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I recently discovered that MySQL has a "memory" engine that I wasn't aware of (most of my database work is for hobby projects so I learn what I need as I go). It seems like this option should give me drastically improved performance, so I'm wondering if there are any drawbacks that go with it. The two that I know of are:

  1. I need to have enough RAM to hold the table(s) in question.
  2. The tables are lost if the machine shuts down.

I believe #1 shouldn't be an issue since I'm using AWS EC2 and can move to an instance type with more memory if needed. I believe I can mitigate #2 by dumping back to disk as needed.

What other issues are there? Can the memory engine ever give worse performance than either MyISAM or InnoDB? I think I read something that indices are different with this engine; is this something I need to worry about?

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2 Answers

up vote 14 down vote accepted

Looking at the feature availability list at http://dev.mysql.com/doc/refman/5.1/en/memory-storage-engine.html two possible problems jump out:

  1. No transaction of FK support, meaning you will have to manage transactional integrity and referential integrity in your own code were needed (which could end up being a lot less efficient than letting the DB do this for you, though that very much depends on your app's expected behaviour patterns).
  2. Table level locking only: this could be a significant barrier to scalability if your app needs multiple concurrent writers to the same set of tables or in cases where your read operations use locks to ensure consistent data is read - in such cases a desk based table that supports much finer lock granularity will perform far better if enough of its content is cached in RAM.

Other than that, assuming you have enough RAM, a memory based table should be faster than a disk based one. Obviously you need to factor in taking snapshots to disk to address the issue of what happens when the server instance is reset, which is likely to completely negate the performance benefit overall if the data needs capturing often (if you can live with losing a day of data in such an instance you could just take a backup once per day, but in most cases that would not be acceptable).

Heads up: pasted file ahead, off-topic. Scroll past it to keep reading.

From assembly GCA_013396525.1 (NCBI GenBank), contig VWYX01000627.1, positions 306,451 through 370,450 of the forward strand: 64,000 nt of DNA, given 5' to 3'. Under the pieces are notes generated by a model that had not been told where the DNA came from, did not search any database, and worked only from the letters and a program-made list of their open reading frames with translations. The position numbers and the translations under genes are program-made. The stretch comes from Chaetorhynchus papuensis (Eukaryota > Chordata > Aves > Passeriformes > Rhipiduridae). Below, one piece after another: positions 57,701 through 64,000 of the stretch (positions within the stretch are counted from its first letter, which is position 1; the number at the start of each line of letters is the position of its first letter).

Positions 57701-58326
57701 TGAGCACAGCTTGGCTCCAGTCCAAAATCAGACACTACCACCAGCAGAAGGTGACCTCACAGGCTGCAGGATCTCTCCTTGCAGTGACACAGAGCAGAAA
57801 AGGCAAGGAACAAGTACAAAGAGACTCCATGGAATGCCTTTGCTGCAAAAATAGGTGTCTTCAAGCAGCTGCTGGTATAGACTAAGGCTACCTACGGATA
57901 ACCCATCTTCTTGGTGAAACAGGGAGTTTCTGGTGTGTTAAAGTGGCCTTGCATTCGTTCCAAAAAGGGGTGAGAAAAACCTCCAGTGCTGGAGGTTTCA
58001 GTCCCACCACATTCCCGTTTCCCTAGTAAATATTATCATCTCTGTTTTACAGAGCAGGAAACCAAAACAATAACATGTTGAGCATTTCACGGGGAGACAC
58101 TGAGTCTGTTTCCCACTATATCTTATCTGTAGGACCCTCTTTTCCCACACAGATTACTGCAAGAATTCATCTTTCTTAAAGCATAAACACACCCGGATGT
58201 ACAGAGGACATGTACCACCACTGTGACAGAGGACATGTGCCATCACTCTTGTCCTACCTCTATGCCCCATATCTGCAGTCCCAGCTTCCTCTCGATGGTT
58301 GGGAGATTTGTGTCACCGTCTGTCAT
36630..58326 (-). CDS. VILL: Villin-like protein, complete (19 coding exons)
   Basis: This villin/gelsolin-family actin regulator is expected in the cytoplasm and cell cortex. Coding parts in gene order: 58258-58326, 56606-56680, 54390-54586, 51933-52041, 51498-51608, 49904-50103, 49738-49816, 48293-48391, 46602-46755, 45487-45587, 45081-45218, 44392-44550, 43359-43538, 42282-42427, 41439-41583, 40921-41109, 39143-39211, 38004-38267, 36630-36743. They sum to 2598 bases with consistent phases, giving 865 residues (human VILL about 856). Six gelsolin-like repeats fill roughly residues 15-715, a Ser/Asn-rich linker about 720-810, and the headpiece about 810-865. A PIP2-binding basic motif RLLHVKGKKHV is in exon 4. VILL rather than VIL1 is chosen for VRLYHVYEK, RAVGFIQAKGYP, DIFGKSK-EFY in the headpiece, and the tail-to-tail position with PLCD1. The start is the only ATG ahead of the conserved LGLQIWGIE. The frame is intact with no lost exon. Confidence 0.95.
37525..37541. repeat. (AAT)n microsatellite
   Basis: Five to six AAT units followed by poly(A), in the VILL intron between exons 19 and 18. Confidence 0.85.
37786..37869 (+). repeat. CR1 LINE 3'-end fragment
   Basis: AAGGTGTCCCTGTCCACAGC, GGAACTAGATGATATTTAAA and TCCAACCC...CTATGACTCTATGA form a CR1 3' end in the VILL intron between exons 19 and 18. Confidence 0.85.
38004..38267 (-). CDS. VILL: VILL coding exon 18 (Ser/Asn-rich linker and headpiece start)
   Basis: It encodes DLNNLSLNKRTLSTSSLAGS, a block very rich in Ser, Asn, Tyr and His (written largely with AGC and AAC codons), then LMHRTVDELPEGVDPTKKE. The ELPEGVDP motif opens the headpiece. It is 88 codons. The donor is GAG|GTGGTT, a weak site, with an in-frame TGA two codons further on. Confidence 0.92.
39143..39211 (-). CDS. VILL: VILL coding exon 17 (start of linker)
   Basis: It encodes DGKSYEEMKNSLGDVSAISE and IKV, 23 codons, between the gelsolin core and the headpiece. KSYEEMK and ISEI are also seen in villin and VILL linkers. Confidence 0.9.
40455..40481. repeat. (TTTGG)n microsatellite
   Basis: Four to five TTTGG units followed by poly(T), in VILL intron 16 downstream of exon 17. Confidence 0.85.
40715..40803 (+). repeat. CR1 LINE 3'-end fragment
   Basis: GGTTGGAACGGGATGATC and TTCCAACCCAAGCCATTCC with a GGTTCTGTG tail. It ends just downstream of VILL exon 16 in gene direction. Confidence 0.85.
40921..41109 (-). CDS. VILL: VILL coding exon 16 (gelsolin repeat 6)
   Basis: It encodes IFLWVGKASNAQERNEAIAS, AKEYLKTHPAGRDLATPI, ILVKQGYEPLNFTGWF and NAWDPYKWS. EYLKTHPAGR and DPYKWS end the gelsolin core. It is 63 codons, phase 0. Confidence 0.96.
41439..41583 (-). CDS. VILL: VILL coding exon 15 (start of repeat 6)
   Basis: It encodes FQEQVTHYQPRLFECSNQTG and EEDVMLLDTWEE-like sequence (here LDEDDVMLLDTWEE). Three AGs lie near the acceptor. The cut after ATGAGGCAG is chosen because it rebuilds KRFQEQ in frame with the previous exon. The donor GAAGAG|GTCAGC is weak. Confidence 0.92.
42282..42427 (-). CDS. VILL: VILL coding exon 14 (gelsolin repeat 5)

An alternative might be to:

  1. Use disk based tables, but ensure that you have more than enough RAM to hold them all in RAM at any given time (and "enough RAM" might be more than you think as you need to account for any other processes on the machine, OS IO buffers/cache and so forth)
  2. Scan the entire contents (all data and index pages) of the table on each startup to preload the content into memory with SELECT * FROM <table> ORDER BY <pkey fields> for each table followed by SELECT <indexed fields> FROM <table> ORDER BY <index fields> for each index

This way all your data is in RAM, you only have to worry about I/O performance for write operations. If your app's common working set is much smaller than the whole DB (which it usually the case - in most applications most users will only be looking at the most recent data most if the time) you might be better of being more selective about how much you scan to preload into memory, allowing the rest to be loaded from disk on demand.

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There are plenty of cases not to use the memory storage engine - and when InnoDB will be faster. You just need to think about concurrency and not trivial single threaded tests.

If you have a large enough buffer pool, then InnoDB will become entirely memory resident for read operations as well. Databases have caches. They warm themselves up!

Also - do not underestimate the value of row-level locking and MVCC (readers don't block writers). It may be "slower" when writes have to persist to disk. But at least you won't be blocking during that write operation like you would be on a memory table (no MVCC; table level locking).

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